A fight grows in Brooklyn to save SUNY Downstate

BROOKLYN, N.Y. – Public health professionals are working to save hundreds of jobs and preserve community services here at a state university-run medical center, the fourth largest employer in the borough. Facing financial pressure from a failed hospital takeover, the State University of New York Downstate Medical Center is downsizing staff, putting at risk vital health services for the many working class and poor communities it serves.

Two unions representing the medical center workers, United University Professions and Public Employees Federation, are joining forces with community organizations, elected officials and others to preserve the jobs and services. Civil Service Employees Association also represents workers at Downstate.

“People are bracing themselves for the worst,” one worker said. “It’s been really tense. There are a lot of sad faces, a lot of stressed looks.”

Already more than 400 workers have received layoff notices in the mail over the summer.

“I hate the mailman,” said an employee who fears will lose his job.

“Everybody is scared; they think they could be next,” said another worker. “Nobody is safe.”

SUNY Downstate Medical Center is the only academic medical center serving Brooklyn’s 2.5 million residents. As of last year, it had a total student body of 1,738 and approximately 8,000 faculty and staff. Eighty-six percent of its employees are New York City residents; 68 percent live in Brooklyn. The medical center generates more than $2 billion for the economy and attracts some $60 million in research grants. Cuts threaten the local economy, union members say.

UUP represents doctors, researchers, technicians, and some supervising nurses at the facility.

SUNY Downstate’s problems are tied to the take over of nearby Long Island College Hospital. LICH was already in a downward spiral and about to be closed when a deal was struck between the board of LICH and the SUNY board. The debt from the purchase has been a huge drag on Downstate.

UUP spokesperson Don Feldstein told the People’s World, “We have been saying that we fear that the total number of UUP members losing their jobs may reach 1,000. UUP has been fighting to save services and jobs at Downstate. These significant job cuts will compromise the vital and essential health care services Downstate provides to the Central Brooklyn community. It will also disrupt the already fragile economy in the community and lead to additional job losses among businesses that rely on Downstate for their survival.”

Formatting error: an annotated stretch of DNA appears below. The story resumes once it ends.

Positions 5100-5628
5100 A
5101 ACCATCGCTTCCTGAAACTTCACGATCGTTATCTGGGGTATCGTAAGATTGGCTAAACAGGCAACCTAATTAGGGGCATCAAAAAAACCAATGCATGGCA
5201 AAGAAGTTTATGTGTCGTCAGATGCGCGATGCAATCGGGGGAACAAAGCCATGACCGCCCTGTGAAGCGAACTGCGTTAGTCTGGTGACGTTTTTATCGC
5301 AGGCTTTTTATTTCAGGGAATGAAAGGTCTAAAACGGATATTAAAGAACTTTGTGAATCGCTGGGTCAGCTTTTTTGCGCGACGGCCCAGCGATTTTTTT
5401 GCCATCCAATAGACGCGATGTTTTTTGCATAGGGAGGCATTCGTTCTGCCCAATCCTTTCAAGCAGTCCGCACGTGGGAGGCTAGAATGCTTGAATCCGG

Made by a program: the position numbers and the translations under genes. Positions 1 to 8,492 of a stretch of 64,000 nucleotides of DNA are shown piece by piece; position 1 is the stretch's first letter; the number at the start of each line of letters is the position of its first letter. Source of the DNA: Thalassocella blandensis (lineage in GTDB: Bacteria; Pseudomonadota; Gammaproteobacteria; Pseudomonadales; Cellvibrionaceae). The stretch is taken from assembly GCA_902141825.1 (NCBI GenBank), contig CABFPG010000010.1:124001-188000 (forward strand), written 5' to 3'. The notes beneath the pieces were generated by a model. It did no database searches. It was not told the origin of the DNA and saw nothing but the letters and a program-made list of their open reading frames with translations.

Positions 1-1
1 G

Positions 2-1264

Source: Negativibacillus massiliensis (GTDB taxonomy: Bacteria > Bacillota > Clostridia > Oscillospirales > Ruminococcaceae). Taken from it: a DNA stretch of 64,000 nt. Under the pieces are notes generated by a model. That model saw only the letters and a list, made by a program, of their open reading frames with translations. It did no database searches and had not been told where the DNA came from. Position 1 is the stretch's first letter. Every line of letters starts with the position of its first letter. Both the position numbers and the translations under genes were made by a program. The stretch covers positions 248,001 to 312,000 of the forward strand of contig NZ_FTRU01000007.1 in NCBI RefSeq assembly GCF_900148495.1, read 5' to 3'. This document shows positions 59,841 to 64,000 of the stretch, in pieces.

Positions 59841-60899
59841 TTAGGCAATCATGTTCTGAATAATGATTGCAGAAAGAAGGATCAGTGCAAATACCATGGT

As budgets tighten in every state in the union, public services and jobs are the first to take the hit. In an effort to win these battles, newly elected PEF President Susan Kent chose to reach out to the public and open a dialogue on every front. She told the union’s journal, The Communicator, “We plan to embark on an organizing campaign like this union has never seen. We will move toward making our political and legislative endorsements and decisions based on what is in the best interest of our members and working people.”

PEF Vice President Wayne Spence said, “I know the negative social and economic impact [Downstate’s] closure could have on the community and our 650 members who work there.” Spence said the union participated in the recent West Indian Day Parade by sponsoring a float to let the community know the union’s level of commitment.

The Brooklyn West Indian Day Parade attracts some 3-4 million people and is one of the largest West Indian celebrations in the hemisphere. The medical center serves many of the Afro-Caribbean communities here, and many of the unions’ members are also of West Indian descent.

UUP members also marched in the parade, distributing some 5,000 leaflets that read, “Save vital health care services. Help our community stop the job cuts at SUNY Downstate Medical Center.”

UUP is urging people to sign an online petition to the governor urging him to stop the job cuts at Downstate. That petition is accessible at http://savejobsatsunydownstate.org/

Photo: Union members march and organize at Brooklyn’s West Indian Day Parade, Sept. 3. (PEF/UUP)



Gabe Falsetta
Gabe Falsetta

Long-time social justice activist Gabe Falsetta writes from New York City.